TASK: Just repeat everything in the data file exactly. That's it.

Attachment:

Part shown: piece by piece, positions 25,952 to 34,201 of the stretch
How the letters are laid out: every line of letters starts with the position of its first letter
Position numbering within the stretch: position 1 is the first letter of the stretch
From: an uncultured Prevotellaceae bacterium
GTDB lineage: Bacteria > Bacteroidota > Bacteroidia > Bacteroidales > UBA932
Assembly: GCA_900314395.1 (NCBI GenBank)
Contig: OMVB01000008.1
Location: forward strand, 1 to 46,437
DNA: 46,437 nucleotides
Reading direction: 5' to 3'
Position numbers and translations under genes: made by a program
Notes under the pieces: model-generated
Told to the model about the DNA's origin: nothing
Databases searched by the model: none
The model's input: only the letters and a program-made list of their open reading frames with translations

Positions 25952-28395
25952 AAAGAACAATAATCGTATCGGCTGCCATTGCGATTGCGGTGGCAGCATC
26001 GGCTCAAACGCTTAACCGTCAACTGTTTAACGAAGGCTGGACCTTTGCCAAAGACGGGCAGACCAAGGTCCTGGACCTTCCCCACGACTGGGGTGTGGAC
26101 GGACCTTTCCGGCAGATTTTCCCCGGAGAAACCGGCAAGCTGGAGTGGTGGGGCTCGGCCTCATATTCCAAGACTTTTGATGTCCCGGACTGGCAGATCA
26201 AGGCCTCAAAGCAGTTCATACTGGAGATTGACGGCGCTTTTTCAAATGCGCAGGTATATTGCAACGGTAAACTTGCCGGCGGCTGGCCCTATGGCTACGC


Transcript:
Part shown: piece by piece, positions 25,952 to 34,201 of the stretch
How the letters are laid out: every line of letters starts with the position of its first letter
Position numbering within the stretch: position 1 is the first letter of the stretch
From: an uncultured Prevotellaceae bacterium
GTDB lineage: Bacteria > Bacteroidota > Bacteroidia > Bacteroidales > UBA932
Assembly: GCA_900314395.1 (NCBI GenBank)
Contig: OMVB01000008.1
Location: forward strand, 1 to 46,437
DNA: 46,437 nucleotides
Reading direction: 5' to 3'
Position numbers and translations under genes: made by a program
Notes under the pieces: model-generated
Told to the model about the DNA's origin: nothing
Databases searched by the model: none
The model's input: only the letters and a program-made list of their open reading frames with translations

Positions 25952-28395
25952 AAAGAACAATAATCGTATCGGCTGCCATTGCGATTGCGGTGGCAGCATC
26001 GGCTCAAACGCTTAACCGTCAACTGTTTAACGAAGGCTGGACCTTTGCCAAAGACGGGCAGACCAAGGTCCTGGACCTTCCCCACGACTGGGGTGTGGAC
26101 GGACCTTTCCGGCAGATTTTCCCCGGAGAAACCGGCAAGCTGGAGTGGTGGGGCTCGGCCTCATATTCCAAGACTTTTGATGTCCCGGACTGGCAGATCA
26201 AGGCCTCAAAGCAGTTCATACTGGAGATTGACGGCGCTTTTTCAAATGCGCAGGTATATTGCAACGGTAAACTTGCCGGCGGCTGGCCCTATGGCTACGC